Sergei Komarov, writing in 'Orthodox Christianity', challenges Christians to realize how the world sees us. St. Paul stated we are 'living Epistles' reflecting the Faith that is in us. Sadly what the world sees is often the opposite. Below are some excerpts from his article:
We Orthodox consider ourselves to be the followers and successors of the first Christians. We are members of the Church founded by the Apostles and their disciples and we confess the very teaching that they confessed.
But there is something that makes us as different from Church people of the apostolic age as chalk from cheese.
In the first centuries of Christianity, entering the Church meant a fundamental change in someone’s life. Rare exceptions apart, no one was accepted into a Christian community immediately. A catechumen was expected to witness the faith by his spiritual and moral transformation and prove his faithfulness to Christ even before his Baptism.
The sacrament of Baptism bestowed a “seal” of the grace of the Holy Spirit on the transformation of the heart that ideally had already happened to a believer!
We will make a disclaimer and say that we shouldn’t idealize the first Christian communities. They did have their temptations, sins and falls. It is enough to read the First Epistle of the Apostle Paul to the Corinthians to understand this. But the reality was that first a believer became a highly moral person and then entered the Church.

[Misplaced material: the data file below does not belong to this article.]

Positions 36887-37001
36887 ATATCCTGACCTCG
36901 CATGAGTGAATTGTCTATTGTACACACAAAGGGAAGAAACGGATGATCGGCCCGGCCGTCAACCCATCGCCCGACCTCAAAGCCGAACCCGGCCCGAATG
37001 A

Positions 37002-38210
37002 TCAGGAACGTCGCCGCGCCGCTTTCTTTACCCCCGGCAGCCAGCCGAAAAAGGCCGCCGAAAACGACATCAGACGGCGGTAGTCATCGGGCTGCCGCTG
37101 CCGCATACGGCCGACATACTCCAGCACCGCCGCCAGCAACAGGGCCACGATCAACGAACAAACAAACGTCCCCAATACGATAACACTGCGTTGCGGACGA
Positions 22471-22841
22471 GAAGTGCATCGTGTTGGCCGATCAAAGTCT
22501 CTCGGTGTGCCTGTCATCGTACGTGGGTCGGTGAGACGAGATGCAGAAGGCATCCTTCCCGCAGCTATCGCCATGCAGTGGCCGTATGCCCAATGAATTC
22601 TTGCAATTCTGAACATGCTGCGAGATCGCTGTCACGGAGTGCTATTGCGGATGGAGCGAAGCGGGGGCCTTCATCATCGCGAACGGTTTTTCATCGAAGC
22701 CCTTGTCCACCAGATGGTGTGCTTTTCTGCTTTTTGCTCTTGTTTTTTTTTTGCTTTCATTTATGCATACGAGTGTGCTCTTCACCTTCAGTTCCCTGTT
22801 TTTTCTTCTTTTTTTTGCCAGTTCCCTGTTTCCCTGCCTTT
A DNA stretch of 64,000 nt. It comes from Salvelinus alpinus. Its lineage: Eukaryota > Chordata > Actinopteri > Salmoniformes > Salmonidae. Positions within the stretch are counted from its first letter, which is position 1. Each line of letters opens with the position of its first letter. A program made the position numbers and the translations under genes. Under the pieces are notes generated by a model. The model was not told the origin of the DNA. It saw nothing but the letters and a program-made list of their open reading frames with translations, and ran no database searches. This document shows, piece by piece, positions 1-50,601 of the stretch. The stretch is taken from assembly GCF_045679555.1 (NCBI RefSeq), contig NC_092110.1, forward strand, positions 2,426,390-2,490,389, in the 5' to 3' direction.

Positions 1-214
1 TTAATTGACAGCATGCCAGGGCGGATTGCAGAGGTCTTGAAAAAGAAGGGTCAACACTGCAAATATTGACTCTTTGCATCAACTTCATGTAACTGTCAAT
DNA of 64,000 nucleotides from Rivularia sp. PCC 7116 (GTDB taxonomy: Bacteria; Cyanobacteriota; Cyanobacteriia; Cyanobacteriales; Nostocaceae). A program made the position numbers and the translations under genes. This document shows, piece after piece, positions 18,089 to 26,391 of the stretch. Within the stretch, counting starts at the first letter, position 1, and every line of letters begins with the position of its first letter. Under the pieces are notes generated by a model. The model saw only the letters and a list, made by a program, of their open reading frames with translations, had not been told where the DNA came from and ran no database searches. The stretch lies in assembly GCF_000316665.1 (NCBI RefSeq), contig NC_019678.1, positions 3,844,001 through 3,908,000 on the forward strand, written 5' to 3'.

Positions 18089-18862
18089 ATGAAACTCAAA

This is something we don’t have in our days.
We try to implement a different idea which is noble as such: to make someone a good Christian from childhood (to have him baptized, take him to Communion, instruct him in faith, and so on). But this idea works very badly due to a wide range of factors—for example, weak integration of parents and godparents into Church life, lack of catechization in parishes, the indifference of clergy to these matters… As a result we have what we have: there are far more Christians than good and kind people! It’s a paradox...
The fact that believers are sometimes indistinguishable from non-believers and in some cases are even worse than them is probably one of the main tragedies of contemporary Christianity. Non-believers don’t recognize Christians in us—and that is terrible. Because Christianity without purity of life is like meat without meat or milk without milk.